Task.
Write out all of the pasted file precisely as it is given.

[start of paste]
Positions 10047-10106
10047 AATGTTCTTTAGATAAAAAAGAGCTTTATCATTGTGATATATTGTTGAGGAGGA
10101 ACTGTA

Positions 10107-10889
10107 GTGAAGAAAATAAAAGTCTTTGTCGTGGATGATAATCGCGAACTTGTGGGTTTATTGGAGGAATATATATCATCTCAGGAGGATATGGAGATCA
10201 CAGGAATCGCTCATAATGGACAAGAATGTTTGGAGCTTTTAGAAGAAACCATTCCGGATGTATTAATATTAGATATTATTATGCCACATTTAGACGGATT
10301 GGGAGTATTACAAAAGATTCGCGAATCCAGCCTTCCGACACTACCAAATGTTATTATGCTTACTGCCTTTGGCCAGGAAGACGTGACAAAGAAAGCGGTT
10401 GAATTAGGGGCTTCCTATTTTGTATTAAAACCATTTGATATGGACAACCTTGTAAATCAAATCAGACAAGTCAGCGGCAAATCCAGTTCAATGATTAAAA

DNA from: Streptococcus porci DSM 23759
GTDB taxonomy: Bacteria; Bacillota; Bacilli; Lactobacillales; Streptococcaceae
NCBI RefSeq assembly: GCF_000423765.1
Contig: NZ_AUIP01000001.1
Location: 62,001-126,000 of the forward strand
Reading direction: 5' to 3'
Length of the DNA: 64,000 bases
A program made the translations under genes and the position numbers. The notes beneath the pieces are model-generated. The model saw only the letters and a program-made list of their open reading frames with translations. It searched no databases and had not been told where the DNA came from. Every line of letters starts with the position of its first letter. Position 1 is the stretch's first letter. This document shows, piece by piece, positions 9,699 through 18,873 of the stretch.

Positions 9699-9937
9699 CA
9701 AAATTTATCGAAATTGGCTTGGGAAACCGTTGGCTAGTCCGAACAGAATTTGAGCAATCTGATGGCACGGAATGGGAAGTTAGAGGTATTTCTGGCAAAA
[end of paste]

Positions 10047-10106
10047 AATGTTCTTTAGATAAAAAAGAGCTTTATCATTGTGATATATTGTTGAGGAGGA
10101 ACTGTA

Positions 10107-10889
10107 GTGAAGAAAATAAAAGTCTTTGTCGTGGATGATAATCGCGAACTTGTGGGTTTATTGGAGGAATATATATCATCTCAGGAGGATATGGAGATCA
10201 CAGGAATCGCTCATAATGGACAAGAATGTTTGGAGCTTTTAGAAGAAACCATTCCGGATGTATTAATATTAGATATTATTATGCCACATTTAGACGGATT
10301 GGGAGTATTACAAAAGATTCGCGAATCCAGCCTTCCGACACTACCAAATGTTATTATGCTTACTGCCTTTGGCCAGGAAGACGTGACAAAGAAAGCGGTT
10401 GAATTAGGGGCTTCCTATTTTGTATTAAAACCATTTGATATGGACAACCTTGTAAATCAAATCAGACAAGTCAGCGGCAAATCCAGTTCAATGATTAAAA

DNA from: Streptococcus porci DSM 23759
GTDB taxonomy: Bacteria; Bacillota; Bacilli; Lactobacillales; Streptococcaceae
NCBI RefSeq assembly: GCF_000423765.1
Contig: NZ_AUIP01000001.1
Location: 62,001-126,000 of the forward strand
Reading direction: 5' to 3'
Length of the DNA: 64,000 bases
A program made the translations under genes and the position numbers. The notes beneath the pieces are model-generated. The model saw only the letters and a program-made list of their open reading frames with translations. It searched no databases and had not been told where the DNA came from. Every line of letters starts with the position of its first letter. Position 1 is the stretch's first letter. This document shows, piece by piece, positions 9,699 through 18,873 of the stretch.

Positions 9699-9937
9699 CA
9701 AAATTTATCGAAATTGGCTTGGGAAACCGTTGGCTAGTCCGAACAGAATTTGAGCAATCTGATGGCACGGAATGGGAAGTTAGAGGTATTTCTGGCAAAA